Before getting too deep into the waters, let’s first discuss what makes a specialty grain, well, special. Any brewer would probably admit that all malts are pretty special, given they are usually beer by the time we finish with them. However, when you want to branch out into certain styles, you need something a little different. Something a bit … special-er.
Specialty malts are created by the maltster, by kilning or roasting the grains at varying times and temperatures. The two main categories being caramelized malts and roasted malts.
Caramelized malts are created when the maltster mashes uncrushed malt in the kernel to hydrate it. When the water is heated to around 150°F the malt enzymes begin to break down the starch. Much of the starch will convert into simple sugars. From this point, the maltster will dry the mashed malt kernels at varying degrees between 180°F and 350°F, causing the sugars to crystalize. This also causes the acids and proteins to undergo a reaction that forms melanoidin, which is what gives crystal/caramel malts their red or brown hue. The higher the drying temperature, the darker the resulting malt.
Roasted malts are not kettle mashed like caramelized malts, and get its color and flavors from the heat of the kilning process. Roasted malts can vary from as low as Vienna malt (around 4° Lovibond) to roasted barley (around 575° Lovibond).
Specialty malts provide a lot of flavor and mouthfeel, in a surprisingly small package. Many people start out with specialty malts adding a lot more than necessary, thinking it will provide them a deeper range of flavors. Don’t go for 40% Chocolate malt in that stout, it’s not going to taste more like a candy bar because of it. What you’ll be left with is an under-attenuated, unbalanced, tannin filled mess. 5-15% is generally the safe range you’ll want to stick with. At only 10% of a grain bill, 1 lb of roasted barley will take your SRM from 2, all the way to 37. Imagine what it’ll do to your flavor. Always heir on the side of less is more when designing a recipe. You can always tweak it the next time if you think it needs more.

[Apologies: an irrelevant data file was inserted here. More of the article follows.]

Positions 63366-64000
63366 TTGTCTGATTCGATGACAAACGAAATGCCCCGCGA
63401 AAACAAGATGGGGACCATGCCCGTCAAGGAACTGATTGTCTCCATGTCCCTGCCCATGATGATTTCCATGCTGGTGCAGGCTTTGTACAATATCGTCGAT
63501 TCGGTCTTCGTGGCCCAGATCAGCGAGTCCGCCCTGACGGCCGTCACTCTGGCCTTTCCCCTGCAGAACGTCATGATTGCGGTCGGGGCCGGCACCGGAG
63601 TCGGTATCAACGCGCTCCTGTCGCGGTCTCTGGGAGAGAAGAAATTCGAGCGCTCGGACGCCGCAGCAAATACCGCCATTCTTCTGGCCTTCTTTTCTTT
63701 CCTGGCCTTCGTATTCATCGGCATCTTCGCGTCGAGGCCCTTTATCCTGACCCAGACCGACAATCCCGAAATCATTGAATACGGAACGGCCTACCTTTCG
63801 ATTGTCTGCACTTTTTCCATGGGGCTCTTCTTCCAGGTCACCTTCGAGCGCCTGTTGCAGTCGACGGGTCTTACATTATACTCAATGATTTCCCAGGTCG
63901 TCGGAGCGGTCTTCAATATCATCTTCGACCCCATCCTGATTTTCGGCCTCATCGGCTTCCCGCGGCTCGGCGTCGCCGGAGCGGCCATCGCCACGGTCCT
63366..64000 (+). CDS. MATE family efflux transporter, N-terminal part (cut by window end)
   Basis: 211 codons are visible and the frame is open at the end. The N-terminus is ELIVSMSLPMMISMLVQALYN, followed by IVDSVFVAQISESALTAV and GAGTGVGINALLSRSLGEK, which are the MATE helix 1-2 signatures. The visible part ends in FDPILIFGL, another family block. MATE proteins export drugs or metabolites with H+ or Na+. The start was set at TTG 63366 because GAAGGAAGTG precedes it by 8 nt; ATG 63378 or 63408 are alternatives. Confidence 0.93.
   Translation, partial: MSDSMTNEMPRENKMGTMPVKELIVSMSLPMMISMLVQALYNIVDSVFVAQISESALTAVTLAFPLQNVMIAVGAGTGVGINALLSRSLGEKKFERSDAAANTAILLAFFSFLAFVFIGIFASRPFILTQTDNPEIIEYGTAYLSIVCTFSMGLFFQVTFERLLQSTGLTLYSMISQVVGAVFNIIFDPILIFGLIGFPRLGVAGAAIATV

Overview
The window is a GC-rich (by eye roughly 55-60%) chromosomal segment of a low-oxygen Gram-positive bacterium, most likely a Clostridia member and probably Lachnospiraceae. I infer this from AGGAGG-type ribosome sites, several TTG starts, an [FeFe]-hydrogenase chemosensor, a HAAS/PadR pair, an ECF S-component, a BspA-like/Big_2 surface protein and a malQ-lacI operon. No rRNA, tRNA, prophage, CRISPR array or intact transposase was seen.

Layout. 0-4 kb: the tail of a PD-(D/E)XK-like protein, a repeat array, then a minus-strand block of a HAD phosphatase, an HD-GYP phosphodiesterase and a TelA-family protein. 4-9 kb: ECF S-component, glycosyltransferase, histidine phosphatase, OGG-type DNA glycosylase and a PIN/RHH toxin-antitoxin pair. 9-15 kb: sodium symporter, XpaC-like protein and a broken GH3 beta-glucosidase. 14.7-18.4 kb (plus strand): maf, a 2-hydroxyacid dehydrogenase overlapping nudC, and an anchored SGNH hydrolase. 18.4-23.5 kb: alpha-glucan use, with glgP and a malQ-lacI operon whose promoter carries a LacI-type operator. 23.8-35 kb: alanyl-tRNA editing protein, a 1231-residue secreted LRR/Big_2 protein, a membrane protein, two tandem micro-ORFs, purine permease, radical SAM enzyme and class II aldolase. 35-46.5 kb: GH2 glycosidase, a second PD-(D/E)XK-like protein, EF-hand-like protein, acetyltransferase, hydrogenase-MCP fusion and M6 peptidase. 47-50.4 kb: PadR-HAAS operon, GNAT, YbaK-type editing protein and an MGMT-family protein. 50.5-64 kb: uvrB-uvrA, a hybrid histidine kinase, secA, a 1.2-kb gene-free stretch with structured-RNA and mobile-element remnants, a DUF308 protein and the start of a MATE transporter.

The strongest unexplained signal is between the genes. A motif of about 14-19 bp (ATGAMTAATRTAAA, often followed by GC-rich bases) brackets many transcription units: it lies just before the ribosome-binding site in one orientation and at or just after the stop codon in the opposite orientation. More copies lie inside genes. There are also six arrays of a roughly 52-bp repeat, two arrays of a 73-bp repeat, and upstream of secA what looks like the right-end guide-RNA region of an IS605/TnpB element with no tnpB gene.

People often forget that specialty grains will provide less fermentable sugars than base malts. Keep this in mind when building your recipe and planning for your final gravity. The higher the percentage of specialty malts, the higher your final gravity after fermentation.
Crystal malts are a great way to add some sweetness to your beer. They are also a great way to add mouthfeel and head-retention. Depending on the style, this is where many people turn to when they are looking to add some red or brown coloring to their beers.
Low levels of caramel malts such as 10L will mostly add light sweetness and caramel flavors (such a pale ales and mild ales), while darker versions like 120L will begin to bring out notes of burnt sugar and raisins (think Belgian Dubbel). With many variants between these two polar opposites, you are sure to find something that works for your style.
Like crystal malts, there are many other caramelized malts such as Cara-Munich, Cara-Vienne and Cara-Pils that do a great job of adding body, head retention and varying flavors and colors to your beer. I’ve been known to throw a handful of Cara-Pils in most of my recipes due to its very light color (less than 2°L) and almost devoid flavor. It adds great head retention, mountain like foam, and a smooth mouthfeel.
Roasted malts also vary in color and flavor and definitely pack a punch. Most have little to no enzymatic activity and rely on your base malts for starch conversion. On the low side, you will find malts such as aromatic malt and biscuit malt. Aromatic malt will provide a clean, yet intense malt flavor; while biscuit malt, true to its name, will give more of a bread or cracker like aroma. When you want to go darker, think Chocolate, Black or Roasted. These provide a lot of color and flavor, but when overused can also add astringency, which can be very off putting. Save these for your stouts and porters.
Other Specialty Grains
Now that we’ve discussed malts, we should address the other specialty grain options. These are non-barley malts or unmalted grains. These include your wheats, oats, ryes, corns and rices.
Want a dryer, more crisp beer? Consider wheat or rye as a major player in your grain bill. Replacing around 60% of your base malt with these options is a nice twist on some classic recipes.
Making an oatmeal stout? You’re going to need flaked oats, up to 10% sometimes. This will give your stout a sweeter smoother finish.
Whatever you are doing, remember that making beer is a lot like getting a haircut. Once you’ve gone too far, it’s not always something you can fix. So best to stay on the lighter side at first until you are comfortable and adjust your notes for next time.
Below is my go to Black IPA. I’ve made this a few times and I absolutely love it. It’s got the perfect balance of hops to roasted malts. I think it’s a great example of what a Black IPA should be. Not to roasty, very hop forward, and goes down easy.
Man in Black IPA
Batch Size: 5.5 Gallons
Mash: Single Temp. Infusion – 150°F for 60 min.
11 lb. – Pale 2-Row
.75 lb – Crystal 80L
.4 lb – Special B
.3 lb – Black Malt
.3 lb. – Chocolate Malt
.3 lb. – Victory Malt
.3 lb – Roasted Barley
1 oz – Northern Brewer @ 60 min.
.75 oz – CTZ @ 30 min.
.75 oz – Cascade @ 30 min.
.75 oz – CTZ @ 10 min.
.75 oz – Cascade @ 10 min.
2 oz – Cascade @ 5 Days Dry Hop
Safale S-05 (Fermented @ 68°F)
Until next time, happy brewing!
Stephen Boyajian has been an avid homebrewer for 4 years. A fan of many styles, with a particular love for IPA’s and Stouts. He lives in Gainesville, VA with his wife, 3 kids and dog. When not brewing, he enjoys playing golf or playing bass guitar.